While there are many similarities in how NDs and MDs are trained and practice, there are also important differences. MDs are taught to focus on obtaining a scientifically-based diagnosis that then guides the therapy offered. Often these therapies are aimed at blocking or suppressing a symptom, such as using pain killers and anti-inflammatory medicines for arthritis or using an antibiotic to treat an infection. This approach is very effective especially for treating emergencies and life-threatening health problems, but it often does not work to correct the causes of health problems and has a poor track record in the treatment of chronic diseases which are difficult to diagnose, such as chronic fatigue. MDs by in large tend to take a reductionist approach to health care; that is they focus on treating the disease not the patient.

While also using scientific methods and arriving at many of the same diagnoses as MDs, naturopathic doctors take a more holistic approach and try to understand causes behind a patient’s diagnosis so these can be effectively managed. So, for example, an ND may use herbal or nutritional substances to relieve pain and reduce inflammation in a patient with arthritis, while at the same time use therapies to support healthy joint function and restore damaged tissues. Using a more holistic model, the ND may also look into the role that food intolerances or gastrointestinal health may play in the patient with arthritis. Uncovering these clues can be important in helping patients understand the causes of their conditions and empower them to take a more active role in improving their general health while managing their current “diagnosis.”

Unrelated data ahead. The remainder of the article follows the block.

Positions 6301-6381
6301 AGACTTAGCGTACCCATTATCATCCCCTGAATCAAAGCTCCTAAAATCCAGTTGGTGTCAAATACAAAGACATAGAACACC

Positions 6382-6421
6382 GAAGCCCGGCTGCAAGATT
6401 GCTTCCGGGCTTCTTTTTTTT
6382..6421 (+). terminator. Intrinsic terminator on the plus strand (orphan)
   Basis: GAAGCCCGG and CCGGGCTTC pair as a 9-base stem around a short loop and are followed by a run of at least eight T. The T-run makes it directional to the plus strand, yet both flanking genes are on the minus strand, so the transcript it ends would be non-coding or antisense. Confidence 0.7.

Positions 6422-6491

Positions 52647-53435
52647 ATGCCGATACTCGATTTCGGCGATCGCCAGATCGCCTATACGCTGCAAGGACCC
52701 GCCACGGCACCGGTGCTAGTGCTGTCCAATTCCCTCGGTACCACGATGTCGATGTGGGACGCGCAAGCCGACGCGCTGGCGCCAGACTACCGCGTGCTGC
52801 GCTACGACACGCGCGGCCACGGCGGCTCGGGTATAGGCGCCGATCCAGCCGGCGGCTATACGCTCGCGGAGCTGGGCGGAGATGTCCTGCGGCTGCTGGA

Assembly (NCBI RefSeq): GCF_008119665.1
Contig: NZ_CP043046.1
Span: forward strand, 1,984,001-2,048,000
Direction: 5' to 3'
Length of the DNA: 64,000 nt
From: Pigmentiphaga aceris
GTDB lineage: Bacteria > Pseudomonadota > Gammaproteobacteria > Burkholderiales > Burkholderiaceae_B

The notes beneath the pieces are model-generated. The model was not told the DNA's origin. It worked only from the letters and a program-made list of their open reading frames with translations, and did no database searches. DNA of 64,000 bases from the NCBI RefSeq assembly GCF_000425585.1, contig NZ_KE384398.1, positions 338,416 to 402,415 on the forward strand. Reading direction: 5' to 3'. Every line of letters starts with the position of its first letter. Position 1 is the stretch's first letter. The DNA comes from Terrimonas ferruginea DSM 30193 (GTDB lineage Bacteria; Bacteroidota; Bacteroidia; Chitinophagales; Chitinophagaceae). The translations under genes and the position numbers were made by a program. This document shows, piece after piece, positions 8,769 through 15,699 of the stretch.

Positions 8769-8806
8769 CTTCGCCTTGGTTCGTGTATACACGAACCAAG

How does the training compare between a naturopathic doctor (ND) and a medical doctor (MD)?

Both NDs and MDs attend four-year graduate level accredited medical schools, with similar training in the basic sciences such as anatomy, physiology, biochemistry and pathology. Most MDs go on to residencies and internships, while some NDs also do residency training. NDs, like MDs, must pass state board exams to practice in licensed states.

In clinical training, MDs are often trained in hospital settings which emphasize specialty views of patient care. So, the MD student may spend time observing cardiac patients or internal medicine cases with emphasis on treating specific conditions. ND students are more often trained in community clinic settings and preceptorships with NDs in private practice, which lend to more general approaches to primary care.

All California-licensed naturopathic doctors will appear on the following list:
List of Naturopathic Doctors in California